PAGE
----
Image by Erik Lucatero from Pixabay 

I wake up, I check my phone. I have a break between classes, most of the time, I’m checking my phone. When I eat, my phone is often in front of me. I postpone sleeping by checking my phone. When I have free time, I barely have anything to do that does not involve a screen. I watch Netflix, YouTube, browse through Instagram and Twitter, read books, play video games, all on a screen. It is annoying when someone drags me out of my fictional world. This is the lifestyle most of us are used to. Sometimes, we own up to our screen time with some humor sprinkled in. Sometimes we hide it and like to pretend we are better than others. Sometimes all we want to do is quit social media and travel the world alone, but we go back to it like moths to flames.

This doesn’t mean social media is plain evil and you need to throw out your phone immediately. The answer is not that simple, especially when it comes to online learning. Looking at the world today, it is clear that every generation has embraced these rectangular gadgets. From grandparents to young babies, social media has a niche carved out for everyone. The phrase ‘’rabbit hole’’ is often used to describe this niche, and rightly so. It is very easy to forget the real world is not the online world. This can be positive or negative. With LGBTQ+ folk having safe spaces online, the real world is an undesirable, often dangerous place. Having access to a plethora of filters, looking in the mirror can cause plain disappointment. Or when we have our customized Instagrams, seeing posts that fit into what we think, the real world is an unpleasant shock. It often shocks me when people I thought I knew well don’t share my opinions about certain things. It gets hard to concentrate, we all know our attention span is ridiculous. Scientifically, it makes sense. Dopamine level, blah blah.

But why? Why is this so addictive? One way to define this is the need to escape. We all want to escape the dreadful cycle of our life that millions of people have lived before us, and will continue to live after us. Score well in school to get into a good college, be productive and do well in college to get a job, do well in your job and keep growing higher till you retire and are at a loss at what to do, then die. Of course it isn’t satisfying. So we try to break free, and this is the demand that social media fulfills: living vicariously. It feels good to drown yourself in others’ lives, forgetting your own. We learn a lot online, and the amount of barriers social media has broken and the amount of opportunities it has given are countless. Most of the time it is a happy place. Even when I see things that infuriate me, reposting those things makes me feel like I’m doing something. I learn so much, new cultures, languages, find new people, new stories. Of course I’m being productive, right?

If we didn’t have social media, we’d have to do what we are interested in. For the majority of the population, though, this is no simple answer. It is much more simpler to see dog or cat videos and play video games. No qualifications needed, open to all. It is an escape from stress, pressure from parents, peer pressure, loneliness or just plain boredom . It is a very good way to procrastinate. It is bliss when there are not a lot of friends you can count on for entertainment. Participating in trends, learning slang, creating TikTok, oh sorry, Reels videos, creating aesthetic feeds, all of it gives a feeling of belonging. We get followers and likes, birthday wishes and new celebrity crushes, all of it possible solely due to social media. We willingly go deeper and deeper into this trap that we fell into, and it is almost impossible to get out. The ties between mental health and social media seem simple, but it is as complex as the chicken and egg dilemma. Do we lose ourselves in social media because of bad mental health or does mental health worsen due to social media? Considering today’s circumstances, there is no other feasible alternative, no other way to live. Unless you are a billionaire and plan to live the rest of your life in the mountains, of course.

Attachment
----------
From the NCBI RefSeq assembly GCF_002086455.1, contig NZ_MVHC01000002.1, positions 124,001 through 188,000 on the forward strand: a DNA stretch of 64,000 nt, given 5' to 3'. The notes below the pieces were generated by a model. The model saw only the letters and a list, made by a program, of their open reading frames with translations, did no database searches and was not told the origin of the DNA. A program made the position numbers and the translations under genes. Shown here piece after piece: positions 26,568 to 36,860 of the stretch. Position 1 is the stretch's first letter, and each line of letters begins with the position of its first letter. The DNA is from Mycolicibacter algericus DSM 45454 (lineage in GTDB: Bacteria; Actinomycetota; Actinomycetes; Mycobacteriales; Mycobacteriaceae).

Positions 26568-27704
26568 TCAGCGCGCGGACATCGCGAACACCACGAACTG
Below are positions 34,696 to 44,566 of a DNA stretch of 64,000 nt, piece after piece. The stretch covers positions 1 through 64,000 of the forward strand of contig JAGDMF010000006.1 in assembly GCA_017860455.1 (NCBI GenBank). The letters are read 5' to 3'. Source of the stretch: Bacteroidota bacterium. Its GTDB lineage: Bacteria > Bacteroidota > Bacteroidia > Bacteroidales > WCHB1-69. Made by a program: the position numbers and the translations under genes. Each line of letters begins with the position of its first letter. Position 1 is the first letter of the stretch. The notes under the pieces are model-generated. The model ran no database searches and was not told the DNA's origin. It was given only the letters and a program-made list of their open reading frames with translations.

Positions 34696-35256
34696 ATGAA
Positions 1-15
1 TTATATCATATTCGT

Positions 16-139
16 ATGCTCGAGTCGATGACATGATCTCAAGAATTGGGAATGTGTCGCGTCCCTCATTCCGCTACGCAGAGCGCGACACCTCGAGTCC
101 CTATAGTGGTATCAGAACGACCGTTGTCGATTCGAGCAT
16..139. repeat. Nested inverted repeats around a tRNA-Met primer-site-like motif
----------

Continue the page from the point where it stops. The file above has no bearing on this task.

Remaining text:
Occasionally, though, these cracks appear. Like the cracks of light that pierce through curtains despite closing them. At times when I’m lying in bed, trying to sleep, I have so many thoughts that I don’t know how to manage. It is utterly overwhelming. It feels as though my brain has a quota of thoughts per day it has to fulfill. I had blocked it from thinking for so long that as soon as I’m free from my self-made prison, it strives to complete that quota. There is a faint comprehension there, that this is what my brain is capable of. When I am forced to go on a night stroll with my parents and end up loving it. When I visit my cousins and we laugh so loudly that the neighbors complain there’s too much noise. The occasional car ride when I forget my phone and look out the window, pretending I’m in a movie. When I take pictures with my friends and don’t post them. Not because they aren’t good, but just because. When I take a picture of a beautiful scenery or a well presented meal just for me. It makes me realize this is it. This is the real world. Why have I missed so much of it?

If this was a movie, it would end here. An epiphany that changed my life. I have dragged myself out of the abyss and now I am different. Unfortunately, real life doesn’t work that easily. It is dreary and difficult, and often when it seems like what we have conquered was just a step on a very long journey. But as long as we hope, we can keep going. Clutching Elpis till the very end. Small things matter more than any revolution. Day after day, we drag on our existence, navigating joy, sadness, and all the emotions we are lucky enough to feel. 

.    .    .